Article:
There can be a big benefit in slowing the virus’ arrival in a country for a few months, Ryan said. Many countries, including the U.S, are in the middle of flu season, so large numbers of coronavirus cases would overwhelm the health system.

In Italy, COVID-19 patients and flu patients are already stretching hospitals and healthcare facilities, he said.

Tedros said he’s concerned by shortages of masks, gowns and other equipment needed by healthcare workers to stop the spread of disease “caused by rising demands and hoarding and misuse.”

“We can’t stop COVID-19 without protecting our health workers,” said Tedros, noting that prices of surgical masks have increased sixfold.

Current information suggests that most COVID-19 cases are mild, said Dr. Nancy Messonnier, the Centers for Disease Control and Prevention’s director of the National Center for Immunization and Respiratory Diseases. According to a report out of China, the most serious illnesses occur in 16% of cases, she said, and older people and those with underlying health conditions are twice as likely to develop serious outcomes.

Speaking during a media briefing Tuesday, Messonnier said that cases similar to those reported abroad were now appearing in the United States.

The CDC is relying on local health clinicians to determine testing needs. In addition to CDC test kits, commercial manufacturers overseen by the Food and Drug Administration are providing tests directly to states. These types of tests are typically what are on the front lines in the United States, Messonnier said.

Vice President Mike Pence said Tuesday that 77 cases of coronavirus have been diagnosed in the U.S. That number excludes the 45 people who were passengers aboard the Diamond Princess cruise ship in Japan and were repatriated to America, which brings the total to more than 120.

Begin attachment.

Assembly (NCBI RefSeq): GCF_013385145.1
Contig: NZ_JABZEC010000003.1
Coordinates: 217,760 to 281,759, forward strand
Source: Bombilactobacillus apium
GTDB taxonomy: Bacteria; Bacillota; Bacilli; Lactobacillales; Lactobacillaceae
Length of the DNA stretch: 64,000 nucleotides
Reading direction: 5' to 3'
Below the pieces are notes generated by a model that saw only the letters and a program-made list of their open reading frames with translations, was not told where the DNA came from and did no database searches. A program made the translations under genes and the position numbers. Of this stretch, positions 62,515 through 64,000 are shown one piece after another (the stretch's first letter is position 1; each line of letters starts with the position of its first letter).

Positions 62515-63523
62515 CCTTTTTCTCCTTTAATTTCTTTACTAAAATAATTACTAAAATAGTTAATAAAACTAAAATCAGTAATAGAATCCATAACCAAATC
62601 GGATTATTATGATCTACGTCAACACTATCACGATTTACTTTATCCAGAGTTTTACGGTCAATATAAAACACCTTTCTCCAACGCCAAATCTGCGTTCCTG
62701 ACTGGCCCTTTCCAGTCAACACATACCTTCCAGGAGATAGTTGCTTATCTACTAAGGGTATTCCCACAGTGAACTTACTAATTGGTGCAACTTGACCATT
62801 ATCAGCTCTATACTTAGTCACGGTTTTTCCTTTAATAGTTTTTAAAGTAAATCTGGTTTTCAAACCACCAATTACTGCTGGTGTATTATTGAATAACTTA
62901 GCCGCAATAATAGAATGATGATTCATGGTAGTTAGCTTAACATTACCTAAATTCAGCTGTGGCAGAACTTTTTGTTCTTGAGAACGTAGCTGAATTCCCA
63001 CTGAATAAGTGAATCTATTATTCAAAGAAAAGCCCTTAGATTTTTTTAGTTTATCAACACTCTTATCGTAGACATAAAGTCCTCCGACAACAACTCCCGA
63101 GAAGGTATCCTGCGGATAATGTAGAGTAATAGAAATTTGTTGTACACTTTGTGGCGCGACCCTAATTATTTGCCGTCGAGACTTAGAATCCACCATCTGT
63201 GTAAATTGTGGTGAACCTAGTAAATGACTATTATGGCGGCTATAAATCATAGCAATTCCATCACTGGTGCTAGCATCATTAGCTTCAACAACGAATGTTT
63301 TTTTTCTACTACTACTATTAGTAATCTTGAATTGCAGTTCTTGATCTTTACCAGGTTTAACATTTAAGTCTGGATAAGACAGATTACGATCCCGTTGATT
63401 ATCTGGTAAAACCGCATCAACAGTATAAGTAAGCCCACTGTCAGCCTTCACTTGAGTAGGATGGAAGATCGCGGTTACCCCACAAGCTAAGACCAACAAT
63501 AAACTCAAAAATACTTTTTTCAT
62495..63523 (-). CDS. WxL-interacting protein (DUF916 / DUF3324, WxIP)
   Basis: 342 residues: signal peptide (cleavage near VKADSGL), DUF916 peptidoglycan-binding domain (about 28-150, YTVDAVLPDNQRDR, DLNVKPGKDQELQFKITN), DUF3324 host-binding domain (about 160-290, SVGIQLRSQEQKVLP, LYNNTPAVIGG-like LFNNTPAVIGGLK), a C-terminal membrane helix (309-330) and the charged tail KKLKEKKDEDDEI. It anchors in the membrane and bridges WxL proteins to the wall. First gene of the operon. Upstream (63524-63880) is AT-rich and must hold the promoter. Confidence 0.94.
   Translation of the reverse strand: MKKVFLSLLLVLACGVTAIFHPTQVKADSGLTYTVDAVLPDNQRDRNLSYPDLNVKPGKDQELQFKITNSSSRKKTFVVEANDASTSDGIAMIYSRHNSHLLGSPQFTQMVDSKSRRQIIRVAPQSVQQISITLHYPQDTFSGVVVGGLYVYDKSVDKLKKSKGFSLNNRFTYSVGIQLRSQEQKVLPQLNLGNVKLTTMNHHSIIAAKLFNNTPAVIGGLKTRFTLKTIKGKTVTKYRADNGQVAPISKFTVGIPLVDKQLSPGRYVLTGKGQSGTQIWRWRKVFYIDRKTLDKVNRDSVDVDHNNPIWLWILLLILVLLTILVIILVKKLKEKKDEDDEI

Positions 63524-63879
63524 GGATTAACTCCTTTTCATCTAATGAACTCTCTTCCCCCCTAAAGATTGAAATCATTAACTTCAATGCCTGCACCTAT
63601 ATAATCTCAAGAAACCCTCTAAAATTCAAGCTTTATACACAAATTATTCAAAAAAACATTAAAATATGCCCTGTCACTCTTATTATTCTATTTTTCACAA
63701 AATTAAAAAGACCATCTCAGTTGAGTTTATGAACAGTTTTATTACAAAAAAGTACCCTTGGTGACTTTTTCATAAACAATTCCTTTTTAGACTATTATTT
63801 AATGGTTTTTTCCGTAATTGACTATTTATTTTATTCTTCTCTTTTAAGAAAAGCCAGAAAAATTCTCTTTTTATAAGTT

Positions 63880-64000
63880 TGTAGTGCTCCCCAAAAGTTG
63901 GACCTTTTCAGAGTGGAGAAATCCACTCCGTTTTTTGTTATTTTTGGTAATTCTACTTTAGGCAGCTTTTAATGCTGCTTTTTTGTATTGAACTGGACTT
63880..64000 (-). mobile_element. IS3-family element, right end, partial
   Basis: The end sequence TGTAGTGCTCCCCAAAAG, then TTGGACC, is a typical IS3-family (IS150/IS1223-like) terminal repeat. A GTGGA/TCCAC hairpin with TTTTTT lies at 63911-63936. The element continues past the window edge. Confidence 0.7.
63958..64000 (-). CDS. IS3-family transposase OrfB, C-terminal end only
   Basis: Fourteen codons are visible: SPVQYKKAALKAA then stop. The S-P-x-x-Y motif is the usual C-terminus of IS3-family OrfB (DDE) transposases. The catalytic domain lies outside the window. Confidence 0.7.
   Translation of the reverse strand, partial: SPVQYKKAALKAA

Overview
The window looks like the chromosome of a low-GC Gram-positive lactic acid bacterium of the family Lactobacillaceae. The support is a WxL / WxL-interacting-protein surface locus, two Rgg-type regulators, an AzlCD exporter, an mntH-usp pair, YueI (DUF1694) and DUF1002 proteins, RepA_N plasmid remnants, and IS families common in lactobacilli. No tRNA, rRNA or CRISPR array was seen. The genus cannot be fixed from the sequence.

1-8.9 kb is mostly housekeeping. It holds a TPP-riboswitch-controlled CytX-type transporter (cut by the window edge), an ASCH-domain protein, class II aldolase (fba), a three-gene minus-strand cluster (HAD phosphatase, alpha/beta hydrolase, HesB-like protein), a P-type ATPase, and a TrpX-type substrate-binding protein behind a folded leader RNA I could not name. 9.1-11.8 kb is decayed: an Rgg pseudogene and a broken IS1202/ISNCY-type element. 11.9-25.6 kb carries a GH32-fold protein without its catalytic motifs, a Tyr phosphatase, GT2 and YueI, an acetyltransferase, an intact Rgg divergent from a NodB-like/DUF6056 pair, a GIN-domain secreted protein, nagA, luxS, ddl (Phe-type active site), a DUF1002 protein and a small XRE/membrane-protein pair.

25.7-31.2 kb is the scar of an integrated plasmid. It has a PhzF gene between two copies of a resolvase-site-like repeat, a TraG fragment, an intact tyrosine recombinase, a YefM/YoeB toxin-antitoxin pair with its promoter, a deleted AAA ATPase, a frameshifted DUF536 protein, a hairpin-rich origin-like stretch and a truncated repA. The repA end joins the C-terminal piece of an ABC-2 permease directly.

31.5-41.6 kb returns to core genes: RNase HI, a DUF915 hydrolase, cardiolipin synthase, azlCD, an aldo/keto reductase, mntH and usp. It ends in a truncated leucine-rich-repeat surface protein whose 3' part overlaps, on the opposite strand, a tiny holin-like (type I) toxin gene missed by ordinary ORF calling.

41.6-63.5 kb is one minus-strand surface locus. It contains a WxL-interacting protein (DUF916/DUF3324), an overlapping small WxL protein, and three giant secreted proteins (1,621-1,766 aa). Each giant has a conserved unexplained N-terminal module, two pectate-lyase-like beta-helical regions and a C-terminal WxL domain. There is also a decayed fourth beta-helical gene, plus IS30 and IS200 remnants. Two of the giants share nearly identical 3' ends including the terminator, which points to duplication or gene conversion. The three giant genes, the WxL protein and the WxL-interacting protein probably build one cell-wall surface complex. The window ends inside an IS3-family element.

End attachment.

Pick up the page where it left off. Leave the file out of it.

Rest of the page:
a person holding a phone: U.S. Vice President Mike Pence speaks during a press conference with members of the Coronavirus Task Force on Tuesday, March 3, 2020 at the White House in Washington, D.C.

U.S. Vice President Mike Pence speaks during a press conference with members of the Coronavirus Task Force on Tuesday, March 3, 2020 at the White House in Washington, D.C.
© Yuri Gripas/Abaca Press/TNS

Pence said that a task force will issue new guidance from the CDC to make it clear that any American can be tested for the virus and no restrictions subject to doctor’s orders.

Commercial laboratories are expected to have 2,500 test kits available to provide 1.5 million tests. And the Office of Management and Budget will direct all federal government agencies to review internal travel and adhere to State Department guidance.

“The threat of the coronavirus to the American pubic remains low,” Pence said.

Pence also said that chief executives of all major airlines are expected to meet at the White House Wednesday to discuss contact tracing data for the coronavirus.

The West Coast continues to bear the brunt of the illnesses in the U.S., with the focus on Northern California and Washington.

At least five Northern California counties reported new cases of COVID-19 on Monday. On Tuesday, the city of Berkeley reported its first case after an individual visited a country with an outbreak. That individual has remained at home in a self-imposed quarantine since returning.

“While the risk of infection remains low, the expanded presence of the virus in our community is a reality we should all prepare for,” said Berkeley Health Officer Dr. Lisa Hernandez. “There are steps that all of us in the community can take now to improve basic hygiene and also prepare for a wider spread in the future.”

Gov. Gavin Newsom announced Tuesday that the California Department of Public Health received approval from the CDC and the National Institute of Occupational Safety and Health to dip into its emergency planning reserves of 21 million N-95 face masks for medical workers on the front lines.

Although the flurry of positive test results in recent days does signal that the virus is circulating within the U.S., experts advised the public to avoid reading too much into those numbers.

Until late last week, federal officials were not allowing widespread testing for the virus, so many people who were already sick are only now being diagnosed, said Harvard epidemiology professor Marc Lipsitch.